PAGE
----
The mediator also holds a privilege. She may refuse to disclose any mediation communication and may prevent others from disclosing her mediation communications. This privilege is designed to protect the neutrality of the process by immunizing mediators from any obligation to testify to a party's detriment.
A third privilege is held by nonparty participants in a mediation - persons who participate other than the parties and the mediator. These may be experts, interpreters, or support persons accompanying a party at the mediation. This privilege is designed to encourage nonparties to participate in mediation without fear that their statements may be used later to impeach them. It is limited to communications made by the nonparty participant, who may refuse to disclose his own communications and also prevent others from disclosing it.
Exceptions to the Privileges
There are exceptions in the UMA for specified types of mediation communications and for certain types of proceedings. For ease of identification, they can be grouped into five general categories.
Public Records and Open Meetings - There is no privilege for a mediation communication that is available to the public under the Public Records Act or that was made in a mediation session that was open to the public or required to be open under the Open Meetings Act.
Threats and Crimes - There is no mediation privilege for a communication that falls within the narrow category of imminent threats or plans to inflict bodily injury or to commit a crime of violence. In addition, there is no privilege for a mediation communication that is intentionally used to plan a crime, attempt a crime, or conceal an ongoing crime. While neither of these exceptions covers admissions of past crimes, in Ohio there is no privilege for mediation communications that reveal that a felony has been or is being committed. The Revised Code establishes a duty to report felonies, subject to other privileges such as the attorney/client privilege.
In addition, the mediation privileges may not be available in a criminal proceeding. There is no privilege when a mediation communication is sought or offered in evidence in a criminal proceeding involving a felony or in a delinquent child proceeding if the offense would be a felony if committed by an adult. In misdemeanor proceedings, the privilege is applicable unless the judge finds that the evidence is not otherwise available and disclosure is necessary to prevent a manifest injustice. In order to protect the communication from disclosure during this decision-making process, the judge must make these findings based on an in camera hearing.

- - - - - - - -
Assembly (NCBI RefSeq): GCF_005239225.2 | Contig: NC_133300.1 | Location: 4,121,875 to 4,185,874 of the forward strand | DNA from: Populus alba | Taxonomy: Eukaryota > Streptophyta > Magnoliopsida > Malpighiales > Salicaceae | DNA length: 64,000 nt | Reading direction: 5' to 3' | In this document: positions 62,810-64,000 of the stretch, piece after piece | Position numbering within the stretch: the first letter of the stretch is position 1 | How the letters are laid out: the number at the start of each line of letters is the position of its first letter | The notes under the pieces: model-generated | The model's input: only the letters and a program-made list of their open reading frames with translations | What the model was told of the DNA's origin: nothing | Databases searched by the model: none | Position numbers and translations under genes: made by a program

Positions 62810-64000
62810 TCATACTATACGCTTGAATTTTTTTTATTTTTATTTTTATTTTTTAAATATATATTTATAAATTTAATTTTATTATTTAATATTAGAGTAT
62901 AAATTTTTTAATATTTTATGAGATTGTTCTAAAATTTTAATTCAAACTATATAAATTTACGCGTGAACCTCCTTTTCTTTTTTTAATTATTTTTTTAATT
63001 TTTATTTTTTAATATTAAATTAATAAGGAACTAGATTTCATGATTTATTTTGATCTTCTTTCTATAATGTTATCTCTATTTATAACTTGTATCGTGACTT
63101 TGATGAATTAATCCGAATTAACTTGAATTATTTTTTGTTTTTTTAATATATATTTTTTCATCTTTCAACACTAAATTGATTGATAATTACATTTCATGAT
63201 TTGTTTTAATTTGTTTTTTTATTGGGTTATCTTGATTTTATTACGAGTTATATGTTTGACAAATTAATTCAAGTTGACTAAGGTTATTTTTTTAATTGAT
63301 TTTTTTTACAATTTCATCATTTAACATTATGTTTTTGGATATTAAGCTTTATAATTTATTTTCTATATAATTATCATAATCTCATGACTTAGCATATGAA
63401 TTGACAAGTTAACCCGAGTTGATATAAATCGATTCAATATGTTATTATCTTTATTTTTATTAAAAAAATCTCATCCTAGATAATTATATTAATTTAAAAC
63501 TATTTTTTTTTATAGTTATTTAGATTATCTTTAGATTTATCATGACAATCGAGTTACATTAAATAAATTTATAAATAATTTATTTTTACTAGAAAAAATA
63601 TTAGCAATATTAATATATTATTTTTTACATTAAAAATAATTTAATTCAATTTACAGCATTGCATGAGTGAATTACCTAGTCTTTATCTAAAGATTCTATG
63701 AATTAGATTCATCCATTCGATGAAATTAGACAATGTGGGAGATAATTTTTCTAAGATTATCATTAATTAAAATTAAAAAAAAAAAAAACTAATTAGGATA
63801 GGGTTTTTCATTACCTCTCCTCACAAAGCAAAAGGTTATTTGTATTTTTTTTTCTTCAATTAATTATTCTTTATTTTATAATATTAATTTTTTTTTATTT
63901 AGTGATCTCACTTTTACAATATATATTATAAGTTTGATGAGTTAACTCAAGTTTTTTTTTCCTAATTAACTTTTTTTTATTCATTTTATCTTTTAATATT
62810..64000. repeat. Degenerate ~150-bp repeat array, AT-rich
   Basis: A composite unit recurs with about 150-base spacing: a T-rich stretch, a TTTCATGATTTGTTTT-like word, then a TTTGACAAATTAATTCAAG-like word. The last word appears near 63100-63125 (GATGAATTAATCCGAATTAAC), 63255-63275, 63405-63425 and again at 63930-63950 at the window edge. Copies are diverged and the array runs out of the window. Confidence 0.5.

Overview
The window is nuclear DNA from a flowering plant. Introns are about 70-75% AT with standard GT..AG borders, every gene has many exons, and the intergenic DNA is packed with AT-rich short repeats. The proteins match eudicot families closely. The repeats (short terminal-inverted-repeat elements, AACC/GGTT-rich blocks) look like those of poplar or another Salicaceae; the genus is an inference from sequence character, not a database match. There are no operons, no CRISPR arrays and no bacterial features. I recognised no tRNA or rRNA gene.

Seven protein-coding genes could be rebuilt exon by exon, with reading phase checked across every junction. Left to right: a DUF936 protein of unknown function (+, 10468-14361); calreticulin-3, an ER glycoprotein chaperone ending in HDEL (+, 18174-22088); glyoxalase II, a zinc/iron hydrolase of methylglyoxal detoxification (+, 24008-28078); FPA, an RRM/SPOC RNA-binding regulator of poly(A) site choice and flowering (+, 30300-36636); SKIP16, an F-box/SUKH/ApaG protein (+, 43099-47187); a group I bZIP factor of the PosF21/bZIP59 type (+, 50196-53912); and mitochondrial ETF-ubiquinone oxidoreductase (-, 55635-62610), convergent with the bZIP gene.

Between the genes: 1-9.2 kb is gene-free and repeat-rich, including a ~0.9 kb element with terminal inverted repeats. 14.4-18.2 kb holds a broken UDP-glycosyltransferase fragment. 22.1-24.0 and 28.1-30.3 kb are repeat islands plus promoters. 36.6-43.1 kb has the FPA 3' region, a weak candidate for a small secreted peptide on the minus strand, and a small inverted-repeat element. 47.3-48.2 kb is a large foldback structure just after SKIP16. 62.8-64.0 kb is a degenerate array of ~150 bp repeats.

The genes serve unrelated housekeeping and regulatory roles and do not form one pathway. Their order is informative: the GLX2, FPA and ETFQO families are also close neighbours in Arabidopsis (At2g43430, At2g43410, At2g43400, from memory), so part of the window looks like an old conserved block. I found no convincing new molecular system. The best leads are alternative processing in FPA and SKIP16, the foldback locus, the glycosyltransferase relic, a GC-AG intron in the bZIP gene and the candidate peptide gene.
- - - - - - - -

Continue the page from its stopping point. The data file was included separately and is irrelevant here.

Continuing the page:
Furthermore, a mediation itself may not be used to further a crime. Any person who uses a mediation to plan a crime or commit a crime is precluded from using a mediation privilege to shield that activity.
Professional Misconduct - There is no mediation privilege for communications regarding a claim of professional misconduct filed against a mediator. This exception allows grievances to be lodged against mediators and allows them to defend themselves. There is also no mediation privilege for communications that support or refute claims of professional misconduct filed against a mediation party, nonparty participant, or party representative. This exception is similar except that a mediator cannot be required to provide evidence on communications relating to other's misconduct.
Child and Adult Protection - There is no mediation privilege when a proceeding is initiated by the state or a child protection agency and it is alleged that a child is abused, neglected, or dependent. In other proceedings, there is no mediation privilege for communications sought or offered to prove abuse, neglect, abandonment, or exploitation if a child or adult protective services agency is a party to the proceeding. This latter exception does not apply, however, if the case was referred to mediation by a court and a public agency participated in the mediation. Otherwise, courts would be unable to establish effective mediation programs for issues that arise out of abuse.